TESLA Semi Truck arriving in September 2017

by John Brian Shannon

TESLA CEO Elon Musk announced at the TEDx forum in Vancouver (April 28th) that the TESLA Semi Truck will arrive in September 2017.

That’s great news from a vehicle emissions perspective as more than half of all road-based transportation emissions are caused by transport trucks and their diesel engines.

In major cities — where stop and go driving demands frequent acceleration, diesel trucks contribute significantly to the smoky, particulate-laden smog layer that is a common sight.

From a human health perspective, the unburned hydrocarbons (a.k.a. particulate matter) caused by diesel truck engines are the single worst pollutant for human health and contribute significantly to the high rates of respiratory disease and healthcare costs extant in the world’s major population centres.

It’s a different story out on the highway. Once they get up to speed, diesel trucks compare favourably to newer cars with the latest emission control equipment installed — on the per pound of cargo transported emissions metric.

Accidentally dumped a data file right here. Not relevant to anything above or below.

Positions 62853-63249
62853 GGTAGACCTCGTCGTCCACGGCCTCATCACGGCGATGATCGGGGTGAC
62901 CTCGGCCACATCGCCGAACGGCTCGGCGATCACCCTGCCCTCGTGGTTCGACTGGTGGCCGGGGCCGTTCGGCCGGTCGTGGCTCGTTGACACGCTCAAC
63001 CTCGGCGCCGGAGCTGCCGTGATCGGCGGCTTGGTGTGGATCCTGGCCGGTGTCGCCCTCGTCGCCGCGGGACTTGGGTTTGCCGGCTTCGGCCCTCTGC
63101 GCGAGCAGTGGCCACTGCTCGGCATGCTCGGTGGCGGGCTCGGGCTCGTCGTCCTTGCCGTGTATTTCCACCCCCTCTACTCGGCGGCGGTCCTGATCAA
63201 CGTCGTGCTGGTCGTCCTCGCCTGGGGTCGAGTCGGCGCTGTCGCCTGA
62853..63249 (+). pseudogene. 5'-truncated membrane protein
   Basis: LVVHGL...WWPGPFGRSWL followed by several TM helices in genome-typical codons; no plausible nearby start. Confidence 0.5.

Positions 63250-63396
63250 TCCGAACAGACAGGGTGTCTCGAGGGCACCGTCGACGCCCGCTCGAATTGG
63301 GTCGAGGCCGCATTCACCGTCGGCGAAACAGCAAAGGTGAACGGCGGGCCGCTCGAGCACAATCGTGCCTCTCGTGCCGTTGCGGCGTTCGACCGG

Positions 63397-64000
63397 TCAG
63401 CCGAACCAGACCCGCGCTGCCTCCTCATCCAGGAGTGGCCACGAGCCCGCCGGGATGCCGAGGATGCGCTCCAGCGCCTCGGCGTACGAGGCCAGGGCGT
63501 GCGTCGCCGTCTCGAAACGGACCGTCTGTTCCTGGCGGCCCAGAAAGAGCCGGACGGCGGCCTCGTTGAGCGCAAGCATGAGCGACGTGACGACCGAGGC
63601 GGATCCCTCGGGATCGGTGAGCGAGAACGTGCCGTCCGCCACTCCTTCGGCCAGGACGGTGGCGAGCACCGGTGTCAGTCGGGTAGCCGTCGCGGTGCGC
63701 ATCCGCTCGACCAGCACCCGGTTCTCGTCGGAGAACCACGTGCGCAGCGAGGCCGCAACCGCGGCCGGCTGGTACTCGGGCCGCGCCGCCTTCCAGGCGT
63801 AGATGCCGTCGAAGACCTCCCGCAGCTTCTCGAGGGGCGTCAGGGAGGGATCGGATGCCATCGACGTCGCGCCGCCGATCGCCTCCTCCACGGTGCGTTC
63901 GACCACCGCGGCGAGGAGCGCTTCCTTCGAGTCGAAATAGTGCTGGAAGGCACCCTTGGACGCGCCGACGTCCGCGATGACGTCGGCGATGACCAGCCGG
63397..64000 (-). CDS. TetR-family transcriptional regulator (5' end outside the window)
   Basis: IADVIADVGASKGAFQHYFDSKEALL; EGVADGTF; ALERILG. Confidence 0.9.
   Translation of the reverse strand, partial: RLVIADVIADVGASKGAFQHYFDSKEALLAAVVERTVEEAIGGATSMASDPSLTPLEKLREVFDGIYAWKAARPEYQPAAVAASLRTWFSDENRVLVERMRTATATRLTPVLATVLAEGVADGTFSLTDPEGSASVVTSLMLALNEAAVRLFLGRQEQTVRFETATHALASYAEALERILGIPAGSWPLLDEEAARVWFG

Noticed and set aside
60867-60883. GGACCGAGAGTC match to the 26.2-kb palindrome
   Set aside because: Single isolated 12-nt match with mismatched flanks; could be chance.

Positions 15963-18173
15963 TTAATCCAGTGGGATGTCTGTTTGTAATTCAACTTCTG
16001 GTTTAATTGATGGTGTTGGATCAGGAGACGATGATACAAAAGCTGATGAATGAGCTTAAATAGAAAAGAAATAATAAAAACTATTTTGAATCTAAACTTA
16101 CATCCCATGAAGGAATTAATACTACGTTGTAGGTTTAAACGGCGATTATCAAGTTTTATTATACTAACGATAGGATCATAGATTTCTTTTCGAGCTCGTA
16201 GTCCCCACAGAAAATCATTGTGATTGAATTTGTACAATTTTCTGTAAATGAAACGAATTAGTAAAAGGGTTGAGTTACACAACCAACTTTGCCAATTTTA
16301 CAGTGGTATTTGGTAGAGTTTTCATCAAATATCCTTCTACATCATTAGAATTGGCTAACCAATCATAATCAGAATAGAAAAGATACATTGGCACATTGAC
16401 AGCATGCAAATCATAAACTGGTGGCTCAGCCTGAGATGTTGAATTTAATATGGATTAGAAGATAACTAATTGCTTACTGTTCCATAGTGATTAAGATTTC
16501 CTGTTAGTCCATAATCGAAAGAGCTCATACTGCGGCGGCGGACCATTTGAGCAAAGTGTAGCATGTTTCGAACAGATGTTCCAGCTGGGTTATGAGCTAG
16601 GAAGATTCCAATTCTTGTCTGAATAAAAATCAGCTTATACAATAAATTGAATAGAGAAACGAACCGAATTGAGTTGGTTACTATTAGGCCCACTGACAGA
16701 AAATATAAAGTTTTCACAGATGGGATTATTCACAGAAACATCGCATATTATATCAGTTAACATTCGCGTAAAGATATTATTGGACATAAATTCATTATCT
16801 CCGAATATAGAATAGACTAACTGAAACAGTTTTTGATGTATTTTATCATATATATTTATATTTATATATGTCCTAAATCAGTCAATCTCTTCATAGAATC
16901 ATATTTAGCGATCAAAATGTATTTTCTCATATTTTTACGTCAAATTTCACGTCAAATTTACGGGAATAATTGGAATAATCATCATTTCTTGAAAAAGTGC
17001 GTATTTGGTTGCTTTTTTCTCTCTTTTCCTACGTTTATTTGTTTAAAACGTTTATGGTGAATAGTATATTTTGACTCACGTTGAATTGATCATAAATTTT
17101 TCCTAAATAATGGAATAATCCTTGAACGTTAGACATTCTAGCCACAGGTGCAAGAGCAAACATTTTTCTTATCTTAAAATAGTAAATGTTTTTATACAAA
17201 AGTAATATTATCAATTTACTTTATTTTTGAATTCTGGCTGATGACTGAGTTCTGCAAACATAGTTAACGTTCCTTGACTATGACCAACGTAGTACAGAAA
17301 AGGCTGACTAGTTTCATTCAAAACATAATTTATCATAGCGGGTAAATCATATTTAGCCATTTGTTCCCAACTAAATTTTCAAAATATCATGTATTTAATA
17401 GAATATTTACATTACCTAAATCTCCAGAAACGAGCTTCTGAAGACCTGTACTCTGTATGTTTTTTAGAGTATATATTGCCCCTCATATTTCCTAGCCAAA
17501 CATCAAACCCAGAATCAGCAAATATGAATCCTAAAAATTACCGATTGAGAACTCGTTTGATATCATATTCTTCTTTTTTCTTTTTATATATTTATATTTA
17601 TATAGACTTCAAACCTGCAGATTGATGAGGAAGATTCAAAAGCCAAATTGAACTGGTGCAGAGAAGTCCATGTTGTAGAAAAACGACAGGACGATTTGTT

If cities with populations of 1 million or more created a law that vehicles over 10,000 pounds Gross Vehicle Weight (GVW) must be zero emission vehicles (C40 Cities Initiative, I’m talking to you!) respiratory healthcare spending would drop by half, thereby saving governments billions of dollars per year.

Even if one-tenth of the savings were spent on subsidies for TESLA Supercharger installations, hundreds of billions of dollars would be saved annually in every country.

And national productivity would increase due to fewer sick days for workers in cities that presently experience high pollution levels.

It’s already a done deal!

The mainstream media haven’t realized it yet, but big — very big — changes are coming to road-based transportation systems, and it’s not only TESLA in North America, but Daimler in Europe (part of the Mercedes Benz group) also has big plans for electric semi trucks to hit the roads in 2020.

Cleaner air in cities, much quieter semi trucks, and lower healthcare spending; What’s not to like?

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